Sarah Van Heirseele, VP of digital at Blue Chip Marketing Worldwide, explains why social media is in her blood and why apps are declining.
A: We typically take a step back at the beginning to really understand who our target audience is and do different research to determine age, gender, where they live and their habits regarding media consumption, then we can make sure that when we put together our communication plan, [so that] it’s something they will respond to and be familiar with. Digital immigrants tend to be more skeptical of digital advertising. For digital natives, technology just comes more naturally because they grew up with it and it’s always been a part of them.
Q: Do you think there’s a disconnect between marketers’ appetite for using new technology in their campaigns and what consumers are actually looking for?
A: I think there is because marketers want to be on-trend and when we see what’s coming we definitely get excited, but those things might not resonate with consumers quite yet. You can’t ask consumers to do too many things or add too many steps to the process. By overcomplicating things like that, you might be spending more time educating the consumer about what to do rather than engaging them.
Q: You’ve said that in the future, mobile sites will become more prevalent while the popularity of or need for apps will decline. Why do you think that is?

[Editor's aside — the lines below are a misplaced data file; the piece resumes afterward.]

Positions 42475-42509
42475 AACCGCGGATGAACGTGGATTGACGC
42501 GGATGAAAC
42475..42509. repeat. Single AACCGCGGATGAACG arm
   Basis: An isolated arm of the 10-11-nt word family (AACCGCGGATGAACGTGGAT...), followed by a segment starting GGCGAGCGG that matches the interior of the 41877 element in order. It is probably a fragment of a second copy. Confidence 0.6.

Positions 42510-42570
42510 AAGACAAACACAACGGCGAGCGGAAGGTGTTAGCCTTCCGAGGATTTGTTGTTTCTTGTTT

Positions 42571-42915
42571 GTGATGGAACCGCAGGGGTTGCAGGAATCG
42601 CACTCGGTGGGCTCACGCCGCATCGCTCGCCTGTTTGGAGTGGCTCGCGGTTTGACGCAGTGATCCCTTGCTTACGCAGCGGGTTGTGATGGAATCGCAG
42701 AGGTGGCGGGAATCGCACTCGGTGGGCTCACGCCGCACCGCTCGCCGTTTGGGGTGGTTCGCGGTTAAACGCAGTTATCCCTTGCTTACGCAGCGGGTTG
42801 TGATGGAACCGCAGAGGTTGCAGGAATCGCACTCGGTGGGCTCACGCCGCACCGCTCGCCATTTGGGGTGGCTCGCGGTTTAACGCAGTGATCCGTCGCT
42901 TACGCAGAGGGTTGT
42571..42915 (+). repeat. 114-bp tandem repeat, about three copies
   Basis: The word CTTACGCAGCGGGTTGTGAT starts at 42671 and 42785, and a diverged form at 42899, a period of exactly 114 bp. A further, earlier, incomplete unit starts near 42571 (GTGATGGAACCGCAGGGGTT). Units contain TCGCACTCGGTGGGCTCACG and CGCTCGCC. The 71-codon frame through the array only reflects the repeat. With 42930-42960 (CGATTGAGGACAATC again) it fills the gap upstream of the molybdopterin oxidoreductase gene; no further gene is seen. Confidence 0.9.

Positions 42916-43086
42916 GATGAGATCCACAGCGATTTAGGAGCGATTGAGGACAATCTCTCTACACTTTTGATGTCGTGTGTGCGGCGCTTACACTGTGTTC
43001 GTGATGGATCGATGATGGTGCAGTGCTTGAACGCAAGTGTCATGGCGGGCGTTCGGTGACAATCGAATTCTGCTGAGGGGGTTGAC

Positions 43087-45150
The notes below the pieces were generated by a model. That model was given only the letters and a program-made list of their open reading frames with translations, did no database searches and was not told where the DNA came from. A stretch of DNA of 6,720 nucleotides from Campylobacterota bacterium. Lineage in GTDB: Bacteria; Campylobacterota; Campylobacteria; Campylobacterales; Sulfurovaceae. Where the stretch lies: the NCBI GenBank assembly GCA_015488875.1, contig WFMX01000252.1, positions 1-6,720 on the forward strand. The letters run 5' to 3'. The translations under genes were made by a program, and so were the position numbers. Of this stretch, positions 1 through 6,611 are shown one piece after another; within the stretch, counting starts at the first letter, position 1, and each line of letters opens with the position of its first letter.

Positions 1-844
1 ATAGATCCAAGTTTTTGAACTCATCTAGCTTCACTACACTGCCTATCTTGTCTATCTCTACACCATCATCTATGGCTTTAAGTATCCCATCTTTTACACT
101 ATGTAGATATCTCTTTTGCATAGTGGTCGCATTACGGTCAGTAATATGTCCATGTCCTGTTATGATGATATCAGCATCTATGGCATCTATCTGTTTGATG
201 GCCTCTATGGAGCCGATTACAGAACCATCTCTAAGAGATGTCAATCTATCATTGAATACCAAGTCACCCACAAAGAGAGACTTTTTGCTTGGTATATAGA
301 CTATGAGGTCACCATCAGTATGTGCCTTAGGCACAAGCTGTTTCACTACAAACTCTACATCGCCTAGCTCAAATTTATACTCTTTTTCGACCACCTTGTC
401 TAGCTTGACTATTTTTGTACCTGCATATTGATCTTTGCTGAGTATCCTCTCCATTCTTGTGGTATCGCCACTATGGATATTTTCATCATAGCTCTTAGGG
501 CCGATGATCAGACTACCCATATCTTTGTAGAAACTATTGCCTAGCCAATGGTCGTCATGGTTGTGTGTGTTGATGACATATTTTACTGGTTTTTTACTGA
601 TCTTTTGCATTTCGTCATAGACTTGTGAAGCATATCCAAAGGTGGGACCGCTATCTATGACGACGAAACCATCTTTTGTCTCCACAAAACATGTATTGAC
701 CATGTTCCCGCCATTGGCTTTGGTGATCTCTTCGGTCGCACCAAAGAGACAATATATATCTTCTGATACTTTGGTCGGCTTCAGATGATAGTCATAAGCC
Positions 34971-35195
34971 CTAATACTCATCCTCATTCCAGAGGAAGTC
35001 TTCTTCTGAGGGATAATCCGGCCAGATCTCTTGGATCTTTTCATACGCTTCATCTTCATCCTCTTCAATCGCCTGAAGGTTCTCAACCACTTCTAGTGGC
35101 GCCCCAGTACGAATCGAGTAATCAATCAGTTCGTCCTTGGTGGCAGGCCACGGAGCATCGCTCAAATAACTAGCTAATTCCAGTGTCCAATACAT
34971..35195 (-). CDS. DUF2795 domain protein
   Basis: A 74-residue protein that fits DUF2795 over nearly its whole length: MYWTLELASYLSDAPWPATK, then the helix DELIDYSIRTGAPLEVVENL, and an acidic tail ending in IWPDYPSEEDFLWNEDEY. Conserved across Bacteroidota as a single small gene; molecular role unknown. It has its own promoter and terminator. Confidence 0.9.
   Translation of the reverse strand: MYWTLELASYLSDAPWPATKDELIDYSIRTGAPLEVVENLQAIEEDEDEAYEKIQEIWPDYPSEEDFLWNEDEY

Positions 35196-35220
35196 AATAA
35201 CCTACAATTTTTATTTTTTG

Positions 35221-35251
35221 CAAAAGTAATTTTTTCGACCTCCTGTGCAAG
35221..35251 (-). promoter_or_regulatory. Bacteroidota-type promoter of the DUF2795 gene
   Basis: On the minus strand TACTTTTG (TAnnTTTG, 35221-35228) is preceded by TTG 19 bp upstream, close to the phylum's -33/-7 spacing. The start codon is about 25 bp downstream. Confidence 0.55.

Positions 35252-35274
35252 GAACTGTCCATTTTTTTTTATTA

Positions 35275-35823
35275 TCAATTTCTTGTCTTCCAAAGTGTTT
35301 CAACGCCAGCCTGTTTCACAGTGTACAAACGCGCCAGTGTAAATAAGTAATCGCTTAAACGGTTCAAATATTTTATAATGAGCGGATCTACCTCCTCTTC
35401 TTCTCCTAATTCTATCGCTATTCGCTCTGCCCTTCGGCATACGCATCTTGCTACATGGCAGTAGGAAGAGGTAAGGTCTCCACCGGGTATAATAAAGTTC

A: I am notorious for saying that and I absolutely stand behind it. Smartphone users download less than 75 apps altogether and they use even less than half of them. Apps, if done right, absolutely have a place, but in our technology-filled world, from a development perspective, you can create almost the same experience that will work across every mobile platform and they can all exist on the same mobile website without the extra step of having to download an app — and you can maintain it in real time.
Q: Do you have any tips for how to effectively harness the deluge of digital data available to marketers today?
A: We typically sit with the client up front and ask them what they’re most interested in. Doing that really helps them prioritize and gives me an idea of what they want to learn. It’s a helpful filter. Everyone cares about Facebook fan numbers, but what they should really care about is how many people are seeing a post and engaging with it. It’s good to take a step back.
Q: You’re very active on Twitter (@Sarah-VanDigital). How does one live socially online while also maintaining a healthy split between that and one’s real life interactions?
A: I look at Twitter and Facebook as totally separate things. Facebook is more for my personal life and Twitter is more of a professional tool where I learn and do research and where I connect with peers … I’m not checking into every location I’m at in a day, but I do add little insights about my life … Regardless of whether or not this was my job, though, I would use both tools. Social media is just in my blood and I love it.